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Taylor Seminary hosted its annual EP Wahl lecture at Beulah Alliance Church on the theme of Justice.

Danielle Strickland, a local officer in The Salvation Army who is impassioned about working with trafficked women began with her “confessions of a recovering Pharisee.”  She retold the encounter of the woman caught in adultery in John 8 from the perspective of the person with whom she actually most identified; she let us walk with her though her discovery that she did not have a lot in common with the woman, or the adulterous man, or Jesus, or even the rocks that were threatened to be thrown. She had to confess, she had the most in common with Pharisees.

It was a good place to start, since I find that people in “justice” circles (me included) tend to be fairly cynical/critical of those not doing enough for justice (including me). The reality is there can never be enough done for justice – – though it would be good if we did something, wouldn’t it?

We can become a very pharisaical bunch of condemners in the name of being non-judgemental.  Or should I speak for myself?  Danielle said that “salvation has become so tiny that Jesus can fit into our thinking.  But its not the case that a whole lot of Jesus can fit into you – it is that a whole lot of you can fit into a boundless ocean of Jesus.  It is not a question of if there’s enough room in your little boat for Jesus – but that your little boat fits on His ocean.”

She referred to her book – Just Imagine: The Social Justice Agenda to speak to what I might call the triune nature of justice: Egalitarian (walk humbly), Legislative (act justly), and Distributive (love mercy) – corresponding, of course, to Micah 6:8.


Terry LeBlanc, a well known Mi’kmaq Native and Professor who is articulate on Christian faith and Aboriginal world views, presented on “When helping hurts” or “When helping doesn’t just hurt, it really screws things up.”  He used Tom Harris’ “transactional analysis” to describe how western missions tend to be positioned as either “I’m ok – you’re not ok”  or “I’m not ok – you are ok.”  Terry said that this is the environment where dependancies are developed and maintained, where missionaries grow a “god complex” or become very paternal/maternal.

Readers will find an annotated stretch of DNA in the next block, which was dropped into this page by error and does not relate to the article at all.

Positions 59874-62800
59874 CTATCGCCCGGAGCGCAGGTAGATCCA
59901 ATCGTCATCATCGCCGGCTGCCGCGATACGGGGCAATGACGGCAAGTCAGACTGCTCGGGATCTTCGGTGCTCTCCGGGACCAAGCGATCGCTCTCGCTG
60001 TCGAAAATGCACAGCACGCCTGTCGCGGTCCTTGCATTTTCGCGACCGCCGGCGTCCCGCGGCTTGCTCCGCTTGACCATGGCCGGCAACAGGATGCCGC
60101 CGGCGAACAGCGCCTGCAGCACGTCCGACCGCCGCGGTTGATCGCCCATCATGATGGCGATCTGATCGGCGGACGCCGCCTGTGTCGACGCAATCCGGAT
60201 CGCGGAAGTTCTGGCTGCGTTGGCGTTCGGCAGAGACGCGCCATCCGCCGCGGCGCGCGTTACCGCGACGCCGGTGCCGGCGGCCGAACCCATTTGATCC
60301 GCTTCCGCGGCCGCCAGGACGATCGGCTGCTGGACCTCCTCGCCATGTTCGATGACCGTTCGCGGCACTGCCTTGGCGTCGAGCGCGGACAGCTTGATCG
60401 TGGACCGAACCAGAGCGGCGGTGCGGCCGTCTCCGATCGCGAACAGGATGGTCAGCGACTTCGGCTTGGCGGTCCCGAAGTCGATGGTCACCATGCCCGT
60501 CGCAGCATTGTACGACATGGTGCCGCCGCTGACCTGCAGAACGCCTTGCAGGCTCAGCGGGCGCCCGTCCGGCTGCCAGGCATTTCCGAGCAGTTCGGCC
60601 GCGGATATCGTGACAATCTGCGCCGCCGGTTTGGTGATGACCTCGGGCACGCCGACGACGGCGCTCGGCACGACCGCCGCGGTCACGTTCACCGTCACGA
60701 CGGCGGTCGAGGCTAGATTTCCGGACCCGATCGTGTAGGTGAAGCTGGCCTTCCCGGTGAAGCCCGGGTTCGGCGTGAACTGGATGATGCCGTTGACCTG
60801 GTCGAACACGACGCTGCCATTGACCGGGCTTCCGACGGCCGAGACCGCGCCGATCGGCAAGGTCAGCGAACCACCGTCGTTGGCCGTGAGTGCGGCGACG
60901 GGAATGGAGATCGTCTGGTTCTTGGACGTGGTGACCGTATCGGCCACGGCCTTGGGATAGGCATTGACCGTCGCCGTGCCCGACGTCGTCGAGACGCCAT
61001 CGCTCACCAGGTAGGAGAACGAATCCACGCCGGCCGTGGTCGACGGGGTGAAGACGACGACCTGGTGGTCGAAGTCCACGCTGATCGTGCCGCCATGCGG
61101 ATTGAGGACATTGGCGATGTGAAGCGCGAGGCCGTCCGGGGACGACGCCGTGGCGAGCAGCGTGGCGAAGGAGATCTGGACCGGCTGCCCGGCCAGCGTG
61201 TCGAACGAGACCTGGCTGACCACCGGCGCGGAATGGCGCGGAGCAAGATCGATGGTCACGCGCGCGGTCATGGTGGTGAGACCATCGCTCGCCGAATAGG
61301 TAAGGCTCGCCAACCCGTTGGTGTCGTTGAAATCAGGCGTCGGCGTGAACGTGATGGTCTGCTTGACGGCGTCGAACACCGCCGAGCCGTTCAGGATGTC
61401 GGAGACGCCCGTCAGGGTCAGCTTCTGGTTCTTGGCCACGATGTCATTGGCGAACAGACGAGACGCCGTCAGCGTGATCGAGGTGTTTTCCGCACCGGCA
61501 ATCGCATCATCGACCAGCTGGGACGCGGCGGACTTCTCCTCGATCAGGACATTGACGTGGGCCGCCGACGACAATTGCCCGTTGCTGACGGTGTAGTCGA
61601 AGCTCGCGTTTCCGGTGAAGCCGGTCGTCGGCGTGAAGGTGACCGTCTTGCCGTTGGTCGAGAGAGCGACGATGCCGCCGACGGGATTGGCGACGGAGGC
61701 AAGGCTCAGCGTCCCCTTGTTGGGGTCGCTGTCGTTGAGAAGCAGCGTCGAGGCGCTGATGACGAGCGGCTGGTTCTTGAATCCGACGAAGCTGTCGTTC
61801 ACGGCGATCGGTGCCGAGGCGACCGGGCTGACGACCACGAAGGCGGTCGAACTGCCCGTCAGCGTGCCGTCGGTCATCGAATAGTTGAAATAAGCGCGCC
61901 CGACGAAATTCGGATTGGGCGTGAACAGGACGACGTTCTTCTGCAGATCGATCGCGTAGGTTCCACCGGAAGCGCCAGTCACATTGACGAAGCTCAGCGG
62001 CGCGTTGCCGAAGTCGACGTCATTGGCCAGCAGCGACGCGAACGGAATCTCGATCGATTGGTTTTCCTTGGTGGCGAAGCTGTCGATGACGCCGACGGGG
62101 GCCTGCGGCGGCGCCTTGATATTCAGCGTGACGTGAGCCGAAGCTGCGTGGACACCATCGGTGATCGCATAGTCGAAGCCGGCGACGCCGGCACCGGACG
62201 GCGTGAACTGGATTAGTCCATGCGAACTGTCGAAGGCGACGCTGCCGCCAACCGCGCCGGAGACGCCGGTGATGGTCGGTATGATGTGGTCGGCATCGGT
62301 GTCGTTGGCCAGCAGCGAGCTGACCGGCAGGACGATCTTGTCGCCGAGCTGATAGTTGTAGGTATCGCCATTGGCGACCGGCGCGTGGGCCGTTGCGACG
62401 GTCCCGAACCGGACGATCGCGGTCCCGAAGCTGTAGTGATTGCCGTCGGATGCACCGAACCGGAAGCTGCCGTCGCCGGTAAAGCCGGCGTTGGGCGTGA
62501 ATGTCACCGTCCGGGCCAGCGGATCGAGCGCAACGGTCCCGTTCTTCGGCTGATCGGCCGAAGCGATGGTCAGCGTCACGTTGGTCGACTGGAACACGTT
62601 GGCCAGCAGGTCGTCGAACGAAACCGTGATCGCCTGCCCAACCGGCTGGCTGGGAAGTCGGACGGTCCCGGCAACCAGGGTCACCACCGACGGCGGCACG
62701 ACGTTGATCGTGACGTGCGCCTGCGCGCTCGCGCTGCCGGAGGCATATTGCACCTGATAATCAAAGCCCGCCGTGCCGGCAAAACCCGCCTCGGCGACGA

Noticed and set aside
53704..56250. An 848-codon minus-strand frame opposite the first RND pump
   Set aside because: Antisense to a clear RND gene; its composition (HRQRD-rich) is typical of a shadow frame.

He encouraged us to ask, “what can I do to help bring the Shalom of God without being exploitative or enabling?”  We were encouraged to look at justice, or at people who experience injustice, not from a deficit point of view – but from an asset point of view. “Who sinned, this person or his parents?” is a deficit question (John 9:2).  Jesus response is an asset answer: “Neither…this is to display the manifest glory of God.”

It was a hopeful social justice seminar – led by two front line workers who have clearly devoted much of their energies to both thinking and acting.  But there appears an outrage that rumbles under the surface with anyone in the current of social justice.  So much of what energizes the cry for justice is having been “on the wrong side of judgement,” Strickland says.  There are many responses to injustice: some are apathetic, some go into hiding, some respond with conspicuous charity, some undermine “the systems,” and some work upstream against inherent unjust structures.

One person came to me after one of my sermons on “Social Justice.”  He said, “I don’t think God’s into social justice.”  What’s a person to say to that? I said, “It’s actually worse than you thought.  God is just; He is justice and everything about Him is just.  He seeks to re-establish fairness, right-relatedness and justice in every sphere – criminal justice, social justice, restorative justice, and our personal right-relatedness to Him.”

I’m on a journey to be more like the One who made me for Himself – who adopted me as His child, and who is doing the profoundly transformational work of making me more like Jesus, while making me more like the me He intended. From Jesus’ first sermon in Luke 4:18ff, throughout His life and death and resurrection, Jesus comes to create justice on earth as it is in Heaven, and to restore our relationship with Him and His creation.

It is not injustice that energizes me (though it is often the spark for the fire under my ass); it is Jesus’ redemptive justice that inspires and that is the substantive grounds for “the Shalom of God.”